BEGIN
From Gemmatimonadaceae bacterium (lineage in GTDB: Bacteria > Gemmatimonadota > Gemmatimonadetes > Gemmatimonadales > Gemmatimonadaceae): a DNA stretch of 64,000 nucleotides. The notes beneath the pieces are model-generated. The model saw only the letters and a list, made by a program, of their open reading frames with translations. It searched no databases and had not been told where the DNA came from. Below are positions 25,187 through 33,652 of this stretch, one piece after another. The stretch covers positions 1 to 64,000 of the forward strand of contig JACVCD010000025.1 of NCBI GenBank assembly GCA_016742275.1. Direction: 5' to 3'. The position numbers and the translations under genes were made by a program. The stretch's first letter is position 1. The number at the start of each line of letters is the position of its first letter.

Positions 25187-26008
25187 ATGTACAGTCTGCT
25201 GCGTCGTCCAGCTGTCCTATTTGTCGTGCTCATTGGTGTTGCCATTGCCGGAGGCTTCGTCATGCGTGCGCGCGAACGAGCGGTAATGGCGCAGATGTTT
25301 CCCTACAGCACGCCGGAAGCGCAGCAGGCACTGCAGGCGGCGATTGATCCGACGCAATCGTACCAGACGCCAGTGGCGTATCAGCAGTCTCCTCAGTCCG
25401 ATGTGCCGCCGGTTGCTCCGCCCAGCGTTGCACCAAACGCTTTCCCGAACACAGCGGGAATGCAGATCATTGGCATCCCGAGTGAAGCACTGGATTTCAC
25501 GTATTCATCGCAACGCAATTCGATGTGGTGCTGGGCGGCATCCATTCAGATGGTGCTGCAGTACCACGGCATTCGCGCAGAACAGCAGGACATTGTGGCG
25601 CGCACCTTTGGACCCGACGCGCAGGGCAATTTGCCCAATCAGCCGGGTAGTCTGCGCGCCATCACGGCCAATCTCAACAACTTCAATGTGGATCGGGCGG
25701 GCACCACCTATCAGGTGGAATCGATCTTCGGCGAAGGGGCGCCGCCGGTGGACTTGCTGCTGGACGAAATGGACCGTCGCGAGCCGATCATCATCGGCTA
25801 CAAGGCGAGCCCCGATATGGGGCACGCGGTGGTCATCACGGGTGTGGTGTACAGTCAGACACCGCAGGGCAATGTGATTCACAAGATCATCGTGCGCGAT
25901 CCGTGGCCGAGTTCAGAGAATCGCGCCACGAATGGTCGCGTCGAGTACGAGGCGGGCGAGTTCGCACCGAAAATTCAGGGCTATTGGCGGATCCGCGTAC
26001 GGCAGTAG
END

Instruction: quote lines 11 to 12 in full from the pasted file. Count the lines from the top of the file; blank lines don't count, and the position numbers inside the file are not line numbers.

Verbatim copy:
25901 CCGTGGCCGAGTTCAGAGAATCGCGCCACGAATGGTCGCGTCGAGTACGAGGCGGGCGAGTTCGCACCGAAAATTCAGGGCTATTGGCGGATCCGCGTAC
26001 GGCAGTAG